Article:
Howard Zinn on Obama from 2010

From Daily Kos:

I’ve been searching hard for a highlight. The only thing that comes close is some of Obama’s rhetoric; I don’t see any kind of a highlight in his actions and policies.

As far as disappointments, I wasn’t terribly disappointed because I didn’t expect that much. I expected him to be a traditional Democratic president. On foreign policy, that’s hardly any different from a Republican–as nationalist, expansionist, imperial and warlike. So in that sense, there’s no expectation and no disappointment. On domestic policy, traditionally Democratic presidents are more reformist, closer to the labor movement, more willing to pass legislation on behalf of ordinary people–and that’s been true of Obama. But Democratic reforms have also been limited, cautious. Obama’s no exception. On healthcare, for example, he starts out with a compromise, and when you start out with a compromise, you end with a compromise of a compromise, which is where we are now.

I thought that in the area of constitutional rights he would be better than he has been. That’s the greatest disappointment, because Obama went to Harvard Law School and is presumably dedicated to constitutional rights. But he becomes president, and he’s not making any significant step away from Bush policies. Sure, he keeps talking about closing Guantánamo, but he still treats the prisoners there as “suspected terrorists.” They have not been tried and have not been found guilty. So when Obama proposes taking people out of Guantánamo and putting them into other prisons, he’s not advancing the cause of constitutional rights very far. And then he’s gone into court arguing for preventive detention, and he’s continued the policy of sending suspects to countries where they very well may be tortured.

I think people are dazzled by Obama’s rhetoric, and that people ought to begin to understand that Obama is going to be a mediocre president–which means, in our time, a dangerous president–unless there is some national movement to push him in a better direction.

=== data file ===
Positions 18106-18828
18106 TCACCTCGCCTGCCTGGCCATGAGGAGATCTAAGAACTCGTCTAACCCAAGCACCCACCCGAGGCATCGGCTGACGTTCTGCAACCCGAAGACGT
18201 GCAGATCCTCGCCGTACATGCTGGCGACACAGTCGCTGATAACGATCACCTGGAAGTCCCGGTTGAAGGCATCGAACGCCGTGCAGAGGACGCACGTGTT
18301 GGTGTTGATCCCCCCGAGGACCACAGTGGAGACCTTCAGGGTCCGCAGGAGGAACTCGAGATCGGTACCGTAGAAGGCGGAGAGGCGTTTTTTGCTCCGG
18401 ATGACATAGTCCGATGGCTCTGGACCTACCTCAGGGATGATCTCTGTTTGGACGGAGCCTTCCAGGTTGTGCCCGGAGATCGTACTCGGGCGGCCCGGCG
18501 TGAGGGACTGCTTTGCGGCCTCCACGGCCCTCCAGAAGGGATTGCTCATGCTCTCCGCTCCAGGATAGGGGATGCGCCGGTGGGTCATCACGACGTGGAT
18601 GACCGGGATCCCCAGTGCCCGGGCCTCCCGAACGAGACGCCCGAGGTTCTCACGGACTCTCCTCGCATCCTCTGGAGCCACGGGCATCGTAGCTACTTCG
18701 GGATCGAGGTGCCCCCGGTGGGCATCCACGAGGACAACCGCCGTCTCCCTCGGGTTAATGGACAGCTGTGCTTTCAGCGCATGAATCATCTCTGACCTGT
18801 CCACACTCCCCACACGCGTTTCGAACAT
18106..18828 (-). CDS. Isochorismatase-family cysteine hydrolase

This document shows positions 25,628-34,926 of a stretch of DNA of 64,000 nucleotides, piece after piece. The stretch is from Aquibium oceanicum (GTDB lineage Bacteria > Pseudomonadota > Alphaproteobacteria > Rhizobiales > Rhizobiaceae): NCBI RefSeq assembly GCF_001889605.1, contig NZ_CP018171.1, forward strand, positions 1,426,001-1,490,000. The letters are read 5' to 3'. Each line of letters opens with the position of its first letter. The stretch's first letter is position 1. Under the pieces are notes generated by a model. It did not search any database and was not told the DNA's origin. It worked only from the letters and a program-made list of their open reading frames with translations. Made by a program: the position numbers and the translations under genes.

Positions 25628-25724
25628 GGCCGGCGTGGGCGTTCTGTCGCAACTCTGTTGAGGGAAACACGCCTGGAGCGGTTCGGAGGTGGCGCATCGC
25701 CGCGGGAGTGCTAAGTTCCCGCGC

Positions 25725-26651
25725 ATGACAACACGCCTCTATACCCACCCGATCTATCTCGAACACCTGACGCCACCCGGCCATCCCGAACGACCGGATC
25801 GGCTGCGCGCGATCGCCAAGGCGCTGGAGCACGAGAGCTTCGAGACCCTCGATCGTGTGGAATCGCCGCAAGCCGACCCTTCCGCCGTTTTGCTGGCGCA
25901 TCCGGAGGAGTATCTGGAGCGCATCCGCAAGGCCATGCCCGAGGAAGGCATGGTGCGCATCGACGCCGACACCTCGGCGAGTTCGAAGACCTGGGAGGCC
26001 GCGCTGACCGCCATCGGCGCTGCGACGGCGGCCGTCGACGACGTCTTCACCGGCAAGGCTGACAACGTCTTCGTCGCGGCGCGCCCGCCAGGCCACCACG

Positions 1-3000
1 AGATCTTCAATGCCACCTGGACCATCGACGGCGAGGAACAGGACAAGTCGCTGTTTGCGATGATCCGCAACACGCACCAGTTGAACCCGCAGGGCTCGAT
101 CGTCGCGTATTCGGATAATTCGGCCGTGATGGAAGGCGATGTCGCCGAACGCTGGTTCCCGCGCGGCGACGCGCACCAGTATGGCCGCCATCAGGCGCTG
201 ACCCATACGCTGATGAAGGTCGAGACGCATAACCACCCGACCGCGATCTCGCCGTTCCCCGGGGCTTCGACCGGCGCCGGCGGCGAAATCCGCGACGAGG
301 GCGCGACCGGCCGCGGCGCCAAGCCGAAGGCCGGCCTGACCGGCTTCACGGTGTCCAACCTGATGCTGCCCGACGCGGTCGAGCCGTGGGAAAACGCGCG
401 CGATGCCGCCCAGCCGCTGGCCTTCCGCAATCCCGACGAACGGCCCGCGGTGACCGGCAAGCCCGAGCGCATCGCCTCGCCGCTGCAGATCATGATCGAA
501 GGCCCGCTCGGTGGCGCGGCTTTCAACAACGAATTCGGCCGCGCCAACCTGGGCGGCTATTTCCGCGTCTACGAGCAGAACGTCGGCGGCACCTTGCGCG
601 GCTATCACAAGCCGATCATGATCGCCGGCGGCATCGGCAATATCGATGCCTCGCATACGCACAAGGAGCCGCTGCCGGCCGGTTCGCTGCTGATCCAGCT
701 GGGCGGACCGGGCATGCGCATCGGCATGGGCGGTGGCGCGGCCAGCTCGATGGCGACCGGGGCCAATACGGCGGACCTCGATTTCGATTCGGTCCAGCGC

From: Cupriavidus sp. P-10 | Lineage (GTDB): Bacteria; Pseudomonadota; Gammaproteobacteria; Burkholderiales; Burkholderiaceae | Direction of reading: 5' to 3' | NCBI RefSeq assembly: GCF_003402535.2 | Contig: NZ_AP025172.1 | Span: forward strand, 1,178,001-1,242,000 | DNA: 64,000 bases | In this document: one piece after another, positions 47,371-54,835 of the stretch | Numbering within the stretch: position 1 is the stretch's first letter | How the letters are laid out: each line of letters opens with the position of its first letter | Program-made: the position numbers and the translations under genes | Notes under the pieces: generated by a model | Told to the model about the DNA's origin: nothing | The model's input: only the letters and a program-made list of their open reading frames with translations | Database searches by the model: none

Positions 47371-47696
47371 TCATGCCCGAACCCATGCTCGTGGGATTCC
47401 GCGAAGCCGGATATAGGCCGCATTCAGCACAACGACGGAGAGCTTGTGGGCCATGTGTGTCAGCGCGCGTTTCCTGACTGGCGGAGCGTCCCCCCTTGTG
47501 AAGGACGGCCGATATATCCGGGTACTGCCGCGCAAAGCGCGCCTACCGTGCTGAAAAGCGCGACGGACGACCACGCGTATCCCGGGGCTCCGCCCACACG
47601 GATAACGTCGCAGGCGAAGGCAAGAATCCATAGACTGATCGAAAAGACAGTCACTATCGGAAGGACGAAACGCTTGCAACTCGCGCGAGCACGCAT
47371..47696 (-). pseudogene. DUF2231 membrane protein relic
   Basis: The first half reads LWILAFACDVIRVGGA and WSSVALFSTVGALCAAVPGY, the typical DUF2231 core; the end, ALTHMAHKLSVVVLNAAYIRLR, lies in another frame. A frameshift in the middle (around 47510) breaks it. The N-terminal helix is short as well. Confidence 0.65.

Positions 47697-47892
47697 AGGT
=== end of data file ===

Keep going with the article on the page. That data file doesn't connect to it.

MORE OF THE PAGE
(via Poor Mojo)


  1. In the lead-up to the 2008 Presidential Elections, a friend told me that unless there was a continued groundswell in support of progressive issues, a lot of Obama’s supporters would be disappointed. He mentioned that the role of a Democratic President hasn’t been to daringly take the lead on the major social and economic issues that challenge the status quo.

    The Civil Rights Act didn’t pass just because LBJ was a swell guy and congress thought it was the right thing to do. There were people in the streets every day fighting for it, which gave those people the urgency and political cover they needed to get it passed. I haven’t seen that sort of well-organized support for healthcare and other issues of our time. Our politicians only saw the outrage on the other side.

    I think the left has gotten complacent and expected Obama to go in like Bush did and just start changing things left and right, but its a different challenge to reverse the status quo. Bush had it a lot easier, he was furthering the status quo.

  2. I knew he was not as liberal as I wanted – he was my third choice so I was not expecting rainbows and ponies.

    I was expecting a hard nosed fighter however, a guy who would actually lead & push for what he wanted. What we got was a giant beanbag, waiting for Congress to tell him what they will allow him. That is not good enough even when the Dems control both chambers. It is a disaster now that they don’t.

    This weak-willed, limp noodle, spineless patsy of a President has given the Republicans control of the government now. If we get really lucky whoever falls out of the clown car will actually be so repulsive to the average moron that spend 5 minutes (according to recent studies) deciding who to vote for that we will get a second term instead of much much worse. But he has killed the Dem brand so that 2016 will be a Republican year & we will pay dearly for what we have not done during the Obama misadministration.

  3. I don’t know how to feel about Obama. I think I am in a state of grieving. First there was denial. (“Ok, he’s made a few decisions that I disagree with. That’s ok. He’s a new president.) Then there was bargaining. (“Dear President Obama, I realize that you have made mistakes, but if you don’t start being a Democrat, I’m not going to vote for you in 2012!”) Depression… (“Fuck. Who cares? Why bother!”) But lately? ANGER! I didn’t vote for this! When will I get the sweet relief of acceptance?

  4. I was always skeptical on Obama’s promises and am suprised so few people entertained the notion that he wouldn’t carry them through. I’ll certainly never vote for a Republican, but it’s not a foregone conclusion that I’ll always vote Democrat. I don’t mind throwing my vote away to a third party if that’s what it takes to be heard.

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